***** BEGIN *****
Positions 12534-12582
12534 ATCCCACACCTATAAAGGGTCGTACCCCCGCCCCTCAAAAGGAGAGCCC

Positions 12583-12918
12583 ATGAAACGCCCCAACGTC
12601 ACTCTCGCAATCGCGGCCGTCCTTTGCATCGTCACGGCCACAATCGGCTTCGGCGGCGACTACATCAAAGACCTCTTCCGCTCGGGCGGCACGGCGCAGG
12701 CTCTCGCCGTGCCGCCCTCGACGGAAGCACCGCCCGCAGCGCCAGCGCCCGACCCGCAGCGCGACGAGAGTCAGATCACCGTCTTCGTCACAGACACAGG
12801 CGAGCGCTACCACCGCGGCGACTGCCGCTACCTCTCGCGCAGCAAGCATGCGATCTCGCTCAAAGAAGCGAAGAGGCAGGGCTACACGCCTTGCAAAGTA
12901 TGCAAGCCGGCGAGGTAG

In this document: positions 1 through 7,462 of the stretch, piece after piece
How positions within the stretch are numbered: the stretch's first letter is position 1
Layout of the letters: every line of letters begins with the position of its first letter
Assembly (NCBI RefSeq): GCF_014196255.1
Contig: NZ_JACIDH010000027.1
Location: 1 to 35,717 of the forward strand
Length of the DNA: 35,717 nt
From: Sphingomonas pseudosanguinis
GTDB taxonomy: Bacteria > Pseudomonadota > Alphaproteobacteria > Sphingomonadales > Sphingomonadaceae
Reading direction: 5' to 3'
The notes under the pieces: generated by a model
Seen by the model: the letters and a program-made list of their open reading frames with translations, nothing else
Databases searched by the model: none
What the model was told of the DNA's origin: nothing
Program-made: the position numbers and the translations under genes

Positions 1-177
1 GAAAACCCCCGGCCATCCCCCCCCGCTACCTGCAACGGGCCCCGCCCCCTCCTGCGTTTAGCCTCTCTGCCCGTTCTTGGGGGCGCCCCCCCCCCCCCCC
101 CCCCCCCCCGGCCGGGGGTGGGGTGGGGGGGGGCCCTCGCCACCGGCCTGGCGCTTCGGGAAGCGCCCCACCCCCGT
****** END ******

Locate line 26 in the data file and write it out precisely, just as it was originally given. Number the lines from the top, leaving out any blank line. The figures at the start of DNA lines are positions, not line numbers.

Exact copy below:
101 CCCCCCCCCGGCCGGGGGTGGGGTGGGGGGGGGCCCTCGCCACCGGCCTGGCGCTTCGGGAAGCGCCCCACCCCCGT